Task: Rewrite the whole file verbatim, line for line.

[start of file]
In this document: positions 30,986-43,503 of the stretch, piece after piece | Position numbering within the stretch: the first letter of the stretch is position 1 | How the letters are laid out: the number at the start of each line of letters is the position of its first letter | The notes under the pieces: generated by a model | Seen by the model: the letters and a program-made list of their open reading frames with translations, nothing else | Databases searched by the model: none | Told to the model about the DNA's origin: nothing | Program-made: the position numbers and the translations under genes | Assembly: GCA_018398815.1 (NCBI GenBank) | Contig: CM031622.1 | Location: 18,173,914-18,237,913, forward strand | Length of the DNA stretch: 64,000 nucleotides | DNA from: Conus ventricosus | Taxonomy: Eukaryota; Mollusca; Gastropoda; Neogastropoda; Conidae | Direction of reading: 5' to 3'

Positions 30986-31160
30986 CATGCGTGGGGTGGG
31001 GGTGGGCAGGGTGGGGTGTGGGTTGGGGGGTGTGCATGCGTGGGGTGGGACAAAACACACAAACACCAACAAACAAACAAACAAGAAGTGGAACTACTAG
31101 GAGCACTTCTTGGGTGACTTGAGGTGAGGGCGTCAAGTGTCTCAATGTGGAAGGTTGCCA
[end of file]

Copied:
In this document: positions 30,986-43,503 of the stretch, piece after piece | Position numbering within the stretch: the first letter of the stretch is position 1 | How the letters are laid out: the number at the start of each line of letters is the position of its first letter | The notes under the pieces: generated by a model | Seen by the model: the letters and a program-made list of their open reading frames with translations, nothing else | Databases searched by the model: none | Told to the model about the DNA's origin: nothing | Program-made: the position numbers and the translations under genes | Assembly: GCA_018398815.1 (NCBI GenBank) | Contig: CM031622.1 | Location: 18,173,914-18,237,913, forward strand | Length of the DNA stretch: 64,000 nucleotides | DNA from: Conus ventricosus | Taxonomy: Eukaryota; Mollusca; Gastropoda; Neogastropoda; Conidae | Direction of reading: 5' to 3'

Positions 30986-31160
30986 CATGCGTGGGGTGGG
31001 GGTGGGCAGGGTGGGGTGTGGGTTGGGGGGTGTGCATGCGTGGGGTGGGACAAAACACACAAACACCAACAAACAAACAAACAAGAAGTGGAACTACTAG
31101 GAGCACTTCTTGGGTGACTTGAGGTGAGGGCGTCAAGTGTCTCAATGTGGAAGGTTGCCA